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Interview

Karyofillia Karambeti talks to Lara Johnson-Wheeler

Lara Johnson-Wheeler:  Tell me about today, shooting with Nick Knight.
Karyofillia Karambeti: Today was an amazing experience because I saw Nick Knight working. It was such a positive feeling. He’s so creative, he does not push or insult you. It’s co-operation with a strong energy. He knows what he wants very well and he just tells you or asks you in a very polite way. That inspires you to give your best. That was very useful for me as an actress, that I had this very physical experience.

 

LJW: The play itself is physical in a very different way. How was this different to the way you are directed normally, exploring a new physicality?
KK: We have a choreographer who happens to be British. She’s very specific about the choreography, the rhythm and the timing and the shapes of the company of the group. We have to follow the music and this element and it’s a collaborative work.

LJW: Tell me about the part of the mother and how it is playing your role in the Bacchae.

KK: The play is an amazing tragedy. Our performance is adapted by our director, it is shortened, and the myth comes to the modern era. It tells a story to the modern world because we have lost our faith in the power of oneself. We don’t know if they [the Gods] exist or not but we feel alone in this cruel world, very depressed. This play is about the God of pleasure, physical pleasure. Dionysus; the God of love, sex, wine, the theatre, the art.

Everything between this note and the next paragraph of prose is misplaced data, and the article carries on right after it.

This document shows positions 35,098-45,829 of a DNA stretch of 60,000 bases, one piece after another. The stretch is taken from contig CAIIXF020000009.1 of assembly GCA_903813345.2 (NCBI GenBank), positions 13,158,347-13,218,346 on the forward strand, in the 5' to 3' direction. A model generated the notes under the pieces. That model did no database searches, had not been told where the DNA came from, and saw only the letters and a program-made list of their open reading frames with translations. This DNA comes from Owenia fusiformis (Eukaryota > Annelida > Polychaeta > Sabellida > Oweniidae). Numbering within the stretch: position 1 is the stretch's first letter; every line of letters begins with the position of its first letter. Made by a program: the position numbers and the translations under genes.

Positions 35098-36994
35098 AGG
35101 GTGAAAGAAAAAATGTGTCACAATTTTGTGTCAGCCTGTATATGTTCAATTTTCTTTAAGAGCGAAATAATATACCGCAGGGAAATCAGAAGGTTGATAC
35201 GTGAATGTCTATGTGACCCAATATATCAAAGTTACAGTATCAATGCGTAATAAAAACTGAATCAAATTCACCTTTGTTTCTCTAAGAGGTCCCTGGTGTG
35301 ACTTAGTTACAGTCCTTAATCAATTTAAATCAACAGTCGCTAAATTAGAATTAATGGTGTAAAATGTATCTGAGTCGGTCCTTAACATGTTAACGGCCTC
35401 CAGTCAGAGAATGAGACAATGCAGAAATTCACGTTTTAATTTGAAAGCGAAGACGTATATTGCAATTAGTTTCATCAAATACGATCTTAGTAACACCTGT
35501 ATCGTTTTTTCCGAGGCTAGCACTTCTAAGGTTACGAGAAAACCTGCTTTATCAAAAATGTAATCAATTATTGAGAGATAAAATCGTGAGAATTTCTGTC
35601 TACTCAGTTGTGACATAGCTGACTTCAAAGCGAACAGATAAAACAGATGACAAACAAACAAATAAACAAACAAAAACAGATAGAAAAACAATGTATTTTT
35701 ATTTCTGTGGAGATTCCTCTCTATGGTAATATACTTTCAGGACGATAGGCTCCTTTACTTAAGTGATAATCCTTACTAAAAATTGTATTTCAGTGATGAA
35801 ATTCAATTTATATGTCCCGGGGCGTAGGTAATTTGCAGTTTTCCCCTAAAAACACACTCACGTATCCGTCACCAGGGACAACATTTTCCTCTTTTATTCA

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LJW: I want to pick up on the idea of theatre. The way that Aris [Biniaris] is telling the play is as a parable in itself. Tell me about how it came about working like that?
KK: It was his own idea and he worked on it with his assistant who is a drummer. They adapted the play first and then he played with his musicians, the bassist and the drummer and together they created the music and they put the words into music. The text has been created by lines which are in Eurpides’s original text. They are lines from the king, the God, the mother. They are all put together. When we started the rehearsal we had the music already ready and the text also. Little by little we started working with the text because the idea is that all the actors are in this state from beginning to end. The parts emerge from the group.

LJW: Tell me about working with the musicians, the musical element.
KK: It’s very interesting because you have the power of the rhythm and energy that comes from them through their instrument. They have great energy and you try to compose the text and the music of the body. You’re an actor, musician and dancer all together. It’s very interesting.

 

LJW: In your role as the mother, you dismember your son who has been transformed. I want to ask how you approach transformation as an actress?